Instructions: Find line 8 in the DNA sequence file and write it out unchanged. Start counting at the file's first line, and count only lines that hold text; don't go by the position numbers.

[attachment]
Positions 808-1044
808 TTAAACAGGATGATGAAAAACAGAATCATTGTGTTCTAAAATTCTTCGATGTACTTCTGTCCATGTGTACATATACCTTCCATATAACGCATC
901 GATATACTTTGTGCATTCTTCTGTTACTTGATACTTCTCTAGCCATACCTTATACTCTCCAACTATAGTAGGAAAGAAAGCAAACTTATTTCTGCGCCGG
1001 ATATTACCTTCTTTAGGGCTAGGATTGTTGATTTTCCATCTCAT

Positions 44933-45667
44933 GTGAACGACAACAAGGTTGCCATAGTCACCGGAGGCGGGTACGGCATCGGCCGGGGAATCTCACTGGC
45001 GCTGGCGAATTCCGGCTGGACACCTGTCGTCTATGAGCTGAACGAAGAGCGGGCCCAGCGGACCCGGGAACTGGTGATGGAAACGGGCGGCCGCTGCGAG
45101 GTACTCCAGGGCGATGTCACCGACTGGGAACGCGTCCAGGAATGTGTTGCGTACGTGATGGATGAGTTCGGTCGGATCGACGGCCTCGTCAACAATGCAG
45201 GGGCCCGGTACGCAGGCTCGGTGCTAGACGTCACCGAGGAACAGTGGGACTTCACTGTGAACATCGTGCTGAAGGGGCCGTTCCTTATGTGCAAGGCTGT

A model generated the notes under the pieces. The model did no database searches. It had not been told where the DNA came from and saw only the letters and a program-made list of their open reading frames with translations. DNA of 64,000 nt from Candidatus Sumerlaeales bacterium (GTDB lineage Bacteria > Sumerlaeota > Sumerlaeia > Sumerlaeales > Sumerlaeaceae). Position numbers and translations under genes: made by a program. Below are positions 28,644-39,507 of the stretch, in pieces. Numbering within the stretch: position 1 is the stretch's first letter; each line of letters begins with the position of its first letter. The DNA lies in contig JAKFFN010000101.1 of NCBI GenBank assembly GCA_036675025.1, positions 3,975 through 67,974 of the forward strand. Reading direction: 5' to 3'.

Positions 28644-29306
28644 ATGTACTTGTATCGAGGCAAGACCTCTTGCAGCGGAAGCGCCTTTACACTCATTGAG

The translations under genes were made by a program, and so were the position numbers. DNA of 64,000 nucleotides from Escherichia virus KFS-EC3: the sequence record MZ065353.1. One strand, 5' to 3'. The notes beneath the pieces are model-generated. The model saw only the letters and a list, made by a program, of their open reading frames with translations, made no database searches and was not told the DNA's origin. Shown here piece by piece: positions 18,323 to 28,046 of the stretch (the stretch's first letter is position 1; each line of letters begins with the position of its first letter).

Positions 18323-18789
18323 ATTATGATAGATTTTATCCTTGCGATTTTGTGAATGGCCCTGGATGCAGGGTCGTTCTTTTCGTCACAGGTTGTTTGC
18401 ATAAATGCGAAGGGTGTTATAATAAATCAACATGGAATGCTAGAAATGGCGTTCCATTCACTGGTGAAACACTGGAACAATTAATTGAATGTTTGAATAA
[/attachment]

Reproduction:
45101 GTACTCCAGGGCGATGTCACCGACTGGGAACGCGTCCAGGAATGTGTTGCGTACGTGATGGATGAGTTCGGTCGGATCGACGGCCTCGTCAACAATGCAG